• In combinatorics, Terry Tao, building on a polymath online collaboration, solved the Erdos Discrepancy problem, by proving the conjecture true.  I like that these large online collaborations have now led to solutions, or helped lead to solutions, to multiple important open problems.
  • Paul Erdos and Terry Tao, photo from Wikipedia
  • This isn't primarily about computer science or math, but if you haven't heard of CRISPR, go read about it.  I don't think it's an exaggeration to say that CRISPR, or its offshoots, are probably going to change our world rather fast.  While this technique was discovered a couple years ago, it was named "breakthrough of the year" for 2015 by Science magazine.

Monday, December 21, 2015

Why Does the World Care about Our Math?

One day while working on bandit problems at Yahoo!, I had this strange realization that its search engine, nay the entire world, seems have a particular remarkable property: we can sit around doing math, and as a result, better advertisements will get served to users.  Of course, this applies not just to computational advertising, but to pretty much anything -- we can know where the planets will be, when certain epidemics will spread, how fast planes need to fly to stay airborne, and a plethora of other things just by thinking abstractly and solving some equations.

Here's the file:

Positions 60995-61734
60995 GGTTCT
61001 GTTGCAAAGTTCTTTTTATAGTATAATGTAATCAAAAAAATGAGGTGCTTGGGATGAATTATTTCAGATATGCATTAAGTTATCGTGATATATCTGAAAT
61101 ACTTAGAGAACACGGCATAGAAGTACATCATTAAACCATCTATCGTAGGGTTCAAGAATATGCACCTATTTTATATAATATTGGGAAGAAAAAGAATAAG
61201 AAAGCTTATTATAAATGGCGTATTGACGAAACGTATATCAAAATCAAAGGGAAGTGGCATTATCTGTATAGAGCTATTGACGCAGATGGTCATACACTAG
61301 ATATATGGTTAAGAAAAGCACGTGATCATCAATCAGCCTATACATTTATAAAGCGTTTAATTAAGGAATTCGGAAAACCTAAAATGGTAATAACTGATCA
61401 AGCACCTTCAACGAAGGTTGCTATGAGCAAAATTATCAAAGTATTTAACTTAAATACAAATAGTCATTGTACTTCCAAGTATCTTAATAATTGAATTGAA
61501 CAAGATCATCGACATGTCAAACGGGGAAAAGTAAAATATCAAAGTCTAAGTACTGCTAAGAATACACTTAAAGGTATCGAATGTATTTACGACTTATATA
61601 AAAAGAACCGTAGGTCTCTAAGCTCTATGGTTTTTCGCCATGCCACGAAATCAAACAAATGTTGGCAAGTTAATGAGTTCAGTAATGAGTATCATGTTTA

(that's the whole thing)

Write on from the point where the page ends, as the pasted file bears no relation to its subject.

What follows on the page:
I immediately and eagerly shared my newfound realization with others, and it impressed absolutely nobody.  I was told "How else would the world work?" and "There is lots of math that's not useful, but we choose to work on and formalize the things are are relevant to the real world."  These are, of course, perfectly good objections, and I couldn't explain why I found my realization at all remarkable, but I'd had a nagging feeling that I was onto something.

Forward 6 years, and I'm at Market Fresh Books, a bookstore near UIC.  As an aside, this bookstore is really interesting -- it sells used books by the pound or for small flat fees. I even once picked up a copy of baby Rudin for just 99¢ (plus tax) to add to my library.  Anyhow, I stumbled upon a copy of "Disturbing the Universe," Freeman Dyson's autobiography from 1979, and it looked interesting enough to buy.  That evening, while reading it, I came upon the following passage by Dyson:
"Here was I ... doing the most elaborate and sophisticated calculations to figure out how an electron should behave.  And here was the electron ... knowing quite well how to behave without waiting for the result of my calculation.  How could one seriously believe that the electron really cared about my calculation one way or the other?  And yet the experiments ... showed it did care.  Somehow or other, all this complicated mathematics that I was scribbling established rules that the electron ... was bound to follow.  We know that this is so.  Why it is so, why the electron pays attention to our mathematics, is a mystery that even Einstein could not fathom."
I still don't know the answer, and I can't even state the question without it seeming silly, but at least I now know I'm in good company.

Freeman Dyson
image credit,

Wednesday, December 31, 2014

2014 in Review

As 2014 comes to an end, I decided I want to continue my newfound tradition of summarizing my thoughts in a "year in review" post.  So here are some thoughts on academia, machine learning, and theory, again in no particular order.